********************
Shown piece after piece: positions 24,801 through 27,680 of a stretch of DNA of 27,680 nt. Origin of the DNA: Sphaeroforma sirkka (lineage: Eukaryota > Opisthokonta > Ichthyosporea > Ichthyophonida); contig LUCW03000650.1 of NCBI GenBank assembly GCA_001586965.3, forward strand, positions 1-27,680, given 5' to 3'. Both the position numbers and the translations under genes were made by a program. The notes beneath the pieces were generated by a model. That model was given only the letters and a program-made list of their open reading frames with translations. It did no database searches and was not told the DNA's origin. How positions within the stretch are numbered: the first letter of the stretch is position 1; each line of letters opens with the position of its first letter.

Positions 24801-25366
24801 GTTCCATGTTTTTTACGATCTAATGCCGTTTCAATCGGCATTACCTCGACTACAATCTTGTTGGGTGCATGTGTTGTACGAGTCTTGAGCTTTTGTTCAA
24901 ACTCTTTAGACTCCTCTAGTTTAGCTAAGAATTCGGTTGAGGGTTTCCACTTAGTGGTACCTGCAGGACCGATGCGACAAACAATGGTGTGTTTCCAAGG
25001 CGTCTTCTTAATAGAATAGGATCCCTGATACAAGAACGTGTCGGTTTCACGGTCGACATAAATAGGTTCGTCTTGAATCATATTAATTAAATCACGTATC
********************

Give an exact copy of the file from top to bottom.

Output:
Shown piece after piece: positions 24,801 through 27,680 of a stretch of DNA of 27,680 nt. Origin of the DNA: Sphaeroforma sirkka (lineage: Eukaryota > Opisthokonta > Ichthyosporea > Ichthyophonida); contig LUCW03000650.1 of NCBI GenBank assembly GCA_001586965.3, forward strand, positions 1-27,680, given 5' to 3'. Both the position numbers and the translations under genes were made by a program. The notes beneath the pieces were generated by a model. That model was given only the letters and a program-made list of their open reading frames with translations. It did no database searches and was not told the DNA's origin. How positions within the stretch are numbered: the first letter of the stretch is position 1; each line of letters opens with the position of its first letter.

Positions 24801-25366
24801 GTTCCATGTTTTTTACGATCTAATGCCGTTTCAATCGGCATTACCTCGACTACAATCTTGTTGGGTGCATGTGTTGTACGAGTCTTGAGCTTTTGTTCAA
24901 ACTCTTTAGACTCCTCTAGTTTAGCTAAGAATTCGGTTGAGGGTTTCCACTTAGTGGTACCTGCAGGACCGATGCGACAAACAATGGTGTGTTTCCAAGG
25001 CGTCTTCTTAATAGAATAGGATCCCTGATACAAGAACGTGTCGGTTTCACGGTCGACATAAATAGGTTCGTCTTGAATCATATTAATTAAATCACGTATC